Men checking privilege

Like most rational people, I don’t care for the phrase “check your privilege” (although hearing Julie Borowski say it always cracks me up). It’s overly simplistic, totalitarian, and, dare I say, bossy. However, I recently had a sudden realization that not only is privilege checking a valid concept, but it is already widely practiced by men with no feminist intervention whatsoever.

I’m not talking about men checking their male privilege, though. In fact, I’m not convinced there’s any such thing; respect due to responsibility isn’t privilege, but that’s a different argument. No, I’m thinking about the ways men force other men to check their privilege whether it is from class, position, education, or gender (but not necessarily male).

But first let me back up a little to how I got started on this. The light bulb moment came shortly after the publication of a previous article of mine. I was skimming over it, reading the comments and such, when I saw one particular line:

“like a girl” is a form of hazing

For context, that previous article is about the phrase “like a girl” and how it’s used to accuse others of acting weak and to excuse female under-performance. When I mentioned hazing, I was referring specifically to female athletes being told not to act like girls and to “man up.” But that’s not limited to girls, obviously, as just about any man can tell you. Boys and men are told not to act like a girl, in sports or otherwise, along with countless other phrases and idioms meant to push them toward masculinity.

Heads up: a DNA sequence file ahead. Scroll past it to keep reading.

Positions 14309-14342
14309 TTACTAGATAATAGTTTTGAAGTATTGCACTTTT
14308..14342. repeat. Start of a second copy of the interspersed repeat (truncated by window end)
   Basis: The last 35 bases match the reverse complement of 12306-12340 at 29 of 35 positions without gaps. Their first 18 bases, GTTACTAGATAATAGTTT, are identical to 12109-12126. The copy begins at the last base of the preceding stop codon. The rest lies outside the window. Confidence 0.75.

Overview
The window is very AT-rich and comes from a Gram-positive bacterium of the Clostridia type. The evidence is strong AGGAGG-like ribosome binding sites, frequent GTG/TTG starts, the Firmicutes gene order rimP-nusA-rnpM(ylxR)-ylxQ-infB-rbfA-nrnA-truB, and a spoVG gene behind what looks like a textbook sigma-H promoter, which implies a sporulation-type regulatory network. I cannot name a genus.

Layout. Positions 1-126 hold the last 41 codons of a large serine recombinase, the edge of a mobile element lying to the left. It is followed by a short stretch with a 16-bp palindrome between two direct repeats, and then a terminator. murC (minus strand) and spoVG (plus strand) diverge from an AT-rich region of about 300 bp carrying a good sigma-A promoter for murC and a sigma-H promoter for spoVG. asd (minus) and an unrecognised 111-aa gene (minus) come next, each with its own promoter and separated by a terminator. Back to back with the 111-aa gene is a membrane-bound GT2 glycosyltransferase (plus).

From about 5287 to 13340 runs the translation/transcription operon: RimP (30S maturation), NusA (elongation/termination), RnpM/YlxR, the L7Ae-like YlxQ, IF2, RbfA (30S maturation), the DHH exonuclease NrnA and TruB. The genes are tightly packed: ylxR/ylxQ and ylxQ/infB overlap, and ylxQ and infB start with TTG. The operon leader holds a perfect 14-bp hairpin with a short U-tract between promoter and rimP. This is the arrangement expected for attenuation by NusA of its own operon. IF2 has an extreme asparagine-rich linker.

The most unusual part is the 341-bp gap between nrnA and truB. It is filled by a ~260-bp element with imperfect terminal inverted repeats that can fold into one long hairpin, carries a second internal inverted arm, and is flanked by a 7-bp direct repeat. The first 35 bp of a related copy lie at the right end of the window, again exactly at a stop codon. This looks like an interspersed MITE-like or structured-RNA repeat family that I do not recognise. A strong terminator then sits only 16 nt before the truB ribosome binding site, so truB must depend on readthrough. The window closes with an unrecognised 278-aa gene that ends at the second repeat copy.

Some would take that as simple sexism, deriding femininity and using it to attack a man’s masculinity. But then I thought about it again and with a nearly audible mental click the lens of a new perspective slid into place: when men tell each other not to act like a girl, they aren’t being sexist or hazing, they are checking each other’s privilege.

Think about it in sports again, a good analogy for the wider “performance culture” that dictates so much of modern men’s behavior. If an athlete is lagging, his coach or teammates might shout, “Stop running like a girl!” Is it because they don’t respect women or because women are held to a lower standard of performance?

Yes, that’s right, I’m talking about female privilege, as in “if you don’t want to do this, you don’t have to.” That is the heart of all female privilege: not being held to the same requirements as men, be it in sports, work, or combat. Men may be privileged in being allowed to pursue more avenues of lifestyle (not being protected from taking risks), but whatever a man does he is expected to be the best, he is judged on merit, and excuses aren’t accepted.

But women aren’t expected to perform the same way physically or, in some cases, intellectually. Their bar is set lower. When that male athlete isn’t performing to his best without good cause (injury or illness), he isn’t meeting the standards set for him.